Michael E. Marchand, Kristiina A. Vogt, eds. The River of Life: Sustainable Practices of Native Americans and Indigenous Peoples. East Lansing: Michigan State University Press, 2016. 294 pp. $29.95 (paper), ISBN 978-1-61186-222-5.
Reviewed by Kenneth Zontek (Yakima Valley College)
Published on H-AmIndian (June, 2017)
Commissioned by F. Evan Nooe (University of North Carolina, Charlotte)
The River of Life: Indigenous Approaches to Sustainability
The River of Life begins with a query by the ten authors: “Do we need another book on this topic [sustainability]?” (p. v). They subsequently provide an affirmative answer, stating, “We contend that the local to regional cultures and traditions of Native Americans, as well as global indigenous communities, can provide the road map to help refine tools and practices needed to become a sustainable practitioner” (p. viii). Thus begins a book aimed at describing an approach, not a prescription, for sustainability that largely features Northwest Native American concepts and practices supplemented by Indonesian, Finn, and Icelandic examples. Toward the goal of imparting routes toward sustainability, the book has four parts, most consisting of multiple chapters and usually concluded with several theses collectively referred to as “Coyote Essentials.”
The first two sections, comprised of three chapters, provide nearly one hundred pages of historic and cultural backdrop. Readers familiar with Native American and environmental history will recognize much of the material here, though the packaging and Native authorship provide some insightful perspective. The first chapter recounts the detrimental effects of European colonialism and introduces the river metaphor of up-river and down-river relations, whereby Native people often have lived in the up-river areas and become marginalized by the down-riverdemands of the Euro-Americans. The second chapter refines the discussion toward US Indian policy and drill down to specific examples while invoking the river metaphor. Of the Grand Coulee Dam, the authors write, “This is another example of up-river and down-river analogy, with the tribes being the up-river people who paid all the costs and derived few if any benefits from building a dam on their lands,” that is, communities lost to flooding and resource harvest areas cut off, including the elimination of salmon runs, and with the irrigation water and power flowing to non-Native users (p. 58). The third chapter frames the sustainability discussion as a cultural construct by emphasizing that Native cultures often tie folklore and family lineage to resource use and/or protection. A Nez Perce author clarifies, “We are taught that the importance of culture cannot be stressed enough as it gives us our world views and is an integral part of our living” (p. 78).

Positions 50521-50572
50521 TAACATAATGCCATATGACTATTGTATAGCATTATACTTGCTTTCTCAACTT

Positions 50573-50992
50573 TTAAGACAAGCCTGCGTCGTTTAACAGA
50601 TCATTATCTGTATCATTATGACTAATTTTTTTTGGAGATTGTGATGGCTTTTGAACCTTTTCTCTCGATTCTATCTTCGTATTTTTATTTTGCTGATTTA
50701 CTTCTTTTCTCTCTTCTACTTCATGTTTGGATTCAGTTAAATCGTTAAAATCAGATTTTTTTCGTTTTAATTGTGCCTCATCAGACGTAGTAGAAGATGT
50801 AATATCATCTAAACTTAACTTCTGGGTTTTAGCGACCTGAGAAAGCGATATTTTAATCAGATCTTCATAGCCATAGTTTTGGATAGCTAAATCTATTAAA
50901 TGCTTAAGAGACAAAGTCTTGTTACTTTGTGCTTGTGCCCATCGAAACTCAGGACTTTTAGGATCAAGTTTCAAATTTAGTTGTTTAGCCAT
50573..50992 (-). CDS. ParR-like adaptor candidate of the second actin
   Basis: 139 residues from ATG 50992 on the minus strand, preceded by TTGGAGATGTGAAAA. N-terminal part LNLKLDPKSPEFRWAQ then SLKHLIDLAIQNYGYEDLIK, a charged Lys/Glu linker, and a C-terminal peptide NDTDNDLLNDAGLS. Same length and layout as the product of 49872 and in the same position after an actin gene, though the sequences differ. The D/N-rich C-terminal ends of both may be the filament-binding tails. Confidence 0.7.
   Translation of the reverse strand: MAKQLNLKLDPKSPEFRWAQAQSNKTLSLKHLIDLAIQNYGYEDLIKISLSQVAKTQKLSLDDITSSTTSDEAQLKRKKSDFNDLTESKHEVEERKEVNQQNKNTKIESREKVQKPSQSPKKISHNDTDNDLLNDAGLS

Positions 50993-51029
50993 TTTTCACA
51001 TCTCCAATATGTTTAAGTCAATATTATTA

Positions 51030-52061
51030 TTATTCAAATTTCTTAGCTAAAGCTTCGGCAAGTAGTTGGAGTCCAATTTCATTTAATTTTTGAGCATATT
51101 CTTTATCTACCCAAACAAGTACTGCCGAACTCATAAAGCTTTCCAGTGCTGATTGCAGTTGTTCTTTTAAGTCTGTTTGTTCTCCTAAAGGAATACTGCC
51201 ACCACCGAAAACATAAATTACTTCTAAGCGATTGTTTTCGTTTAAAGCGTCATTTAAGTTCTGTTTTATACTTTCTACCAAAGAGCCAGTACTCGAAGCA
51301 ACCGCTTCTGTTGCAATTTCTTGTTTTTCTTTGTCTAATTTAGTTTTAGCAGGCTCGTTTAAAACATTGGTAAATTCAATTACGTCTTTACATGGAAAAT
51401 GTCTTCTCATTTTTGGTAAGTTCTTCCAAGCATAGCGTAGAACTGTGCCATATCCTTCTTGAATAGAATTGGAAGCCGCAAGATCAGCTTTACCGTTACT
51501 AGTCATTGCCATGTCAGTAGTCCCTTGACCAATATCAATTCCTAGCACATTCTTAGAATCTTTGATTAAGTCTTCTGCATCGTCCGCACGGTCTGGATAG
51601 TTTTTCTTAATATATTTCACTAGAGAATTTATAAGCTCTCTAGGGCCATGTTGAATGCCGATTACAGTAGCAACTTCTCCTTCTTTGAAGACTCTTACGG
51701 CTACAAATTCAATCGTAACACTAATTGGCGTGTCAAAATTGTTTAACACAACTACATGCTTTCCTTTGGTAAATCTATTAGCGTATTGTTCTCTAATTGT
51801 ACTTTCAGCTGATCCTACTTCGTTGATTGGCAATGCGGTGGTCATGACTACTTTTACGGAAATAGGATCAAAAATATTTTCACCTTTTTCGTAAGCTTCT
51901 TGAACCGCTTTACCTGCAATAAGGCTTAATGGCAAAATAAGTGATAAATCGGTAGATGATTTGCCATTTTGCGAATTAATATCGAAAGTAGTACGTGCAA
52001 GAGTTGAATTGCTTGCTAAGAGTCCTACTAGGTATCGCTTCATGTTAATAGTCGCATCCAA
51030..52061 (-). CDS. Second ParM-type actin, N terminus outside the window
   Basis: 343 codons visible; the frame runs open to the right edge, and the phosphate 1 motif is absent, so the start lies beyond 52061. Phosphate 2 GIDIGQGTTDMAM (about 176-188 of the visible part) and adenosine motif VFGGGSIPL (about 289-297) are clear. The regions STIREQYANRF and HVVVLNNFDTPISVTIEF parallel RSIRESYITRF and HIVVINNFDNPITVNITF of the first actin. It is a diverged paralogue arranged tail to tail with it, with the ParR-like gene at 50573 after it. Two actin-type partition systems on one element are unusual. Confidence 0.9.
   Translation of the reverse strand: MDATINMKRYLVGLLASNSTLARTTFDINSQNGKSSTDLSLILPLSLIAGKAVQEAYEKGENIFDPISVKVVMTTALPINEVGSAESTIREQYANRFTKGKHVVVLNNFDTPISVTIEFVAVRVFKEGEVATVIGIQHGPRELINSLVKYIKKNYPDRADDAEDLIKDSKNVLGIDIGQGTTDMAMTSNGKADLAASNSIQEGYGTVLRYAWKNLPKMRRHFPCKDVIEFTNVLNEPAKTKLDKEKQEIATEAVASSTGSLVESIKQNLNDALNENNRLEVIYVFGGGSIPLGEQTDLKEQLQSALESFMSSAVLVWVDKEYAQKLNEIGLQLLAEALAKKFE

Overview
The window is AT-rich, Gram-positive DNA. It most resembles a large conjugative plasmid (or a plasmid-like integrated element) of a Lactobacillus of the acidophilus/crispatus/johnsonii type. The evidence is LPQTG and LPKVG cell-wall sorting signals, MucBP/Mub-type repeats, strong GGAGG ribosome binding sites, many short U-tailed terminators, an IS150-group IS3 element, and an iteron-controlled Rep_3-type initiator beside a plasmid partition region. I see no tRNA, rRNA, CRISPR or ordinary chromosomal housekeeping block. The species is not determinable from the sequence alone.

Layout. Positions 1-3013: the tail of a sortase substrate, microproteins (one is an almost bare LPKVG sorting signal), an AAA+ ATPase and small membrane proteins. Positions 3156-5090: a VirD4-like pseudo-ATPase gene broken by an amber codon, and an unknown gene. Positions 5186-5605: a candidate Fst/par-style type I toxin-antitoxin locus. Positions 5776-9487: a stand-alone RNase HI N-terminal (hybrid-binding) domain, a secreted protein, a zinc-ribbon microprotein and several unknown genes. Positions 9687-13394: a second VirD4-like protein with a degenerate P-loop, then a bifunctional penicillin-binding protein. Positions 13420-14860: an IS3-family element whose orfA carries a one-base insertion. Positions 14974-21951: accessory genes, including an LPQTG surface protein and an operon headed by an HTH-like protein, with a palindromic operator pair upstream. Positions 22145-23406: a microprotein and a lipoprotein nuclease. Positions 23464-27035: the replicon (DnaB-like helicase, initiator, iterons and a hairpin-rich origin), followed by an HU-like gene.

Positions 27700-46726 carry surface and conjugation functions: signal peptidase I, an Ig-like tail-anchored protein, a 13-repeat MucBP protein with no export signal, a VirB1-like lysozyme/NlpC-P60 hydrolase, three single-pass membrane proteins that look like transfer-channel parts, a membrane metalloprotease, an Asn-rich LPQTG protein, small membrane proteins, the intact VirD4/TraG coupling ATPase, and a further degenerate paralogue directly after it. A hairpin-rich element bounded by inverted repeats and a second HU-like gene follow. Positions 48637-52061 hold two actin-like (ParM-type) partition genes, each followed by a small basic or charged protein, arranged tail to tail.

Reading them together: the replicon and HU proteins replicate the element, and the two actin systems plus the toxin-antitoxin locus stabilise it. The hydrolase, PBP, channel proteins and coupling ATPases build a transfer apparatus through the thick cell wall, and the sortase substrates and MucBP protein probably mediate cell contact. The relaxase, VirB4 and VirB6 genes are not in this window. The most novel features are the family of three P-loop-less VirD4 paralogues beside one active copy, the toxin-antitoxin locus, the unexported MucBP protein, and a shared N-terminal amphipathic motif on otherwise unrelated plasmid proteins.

The third section, entitled “Portfolio for Sustainability: Native American Behavior Blended with Western Science,” consists of five chapters that constitute the bulk of the text. The chapters establish the basis of a sustainability portfolio and then offer discussion on some essential elements. Sustainability portfolios must take a long view, proactively deal with change, accommodate boom-and-bust cycles, embrace society over individual interests, and humanize practices with cultural tie-in. A primary essential element is connecting society with nature by removing traditional Euro-American boundaries--for example, nature and the wild are found in parks or zoos but should be simply integrated parts of a community’s existence. Another essential element is the need to be open to varying perspectives while promoting diversity. Indigenous people often can contribute to sustainability with Traditional Ecological Knowledge (TEK) beyond the standard discipline-based scientific approach frequently subscribed to by land managers and decision-makers. The authors also maintain that Native American business models, worthy of consideration, often exemplify cultural integration toward community focus, with accountability due to local locus, as opposed to profiteering for short-term financial gain without local accountability, stemming from a separation of decision-makers and area of impact. A concluding essential portfolio element emerges from consensus politics as opposed to top-down decision making.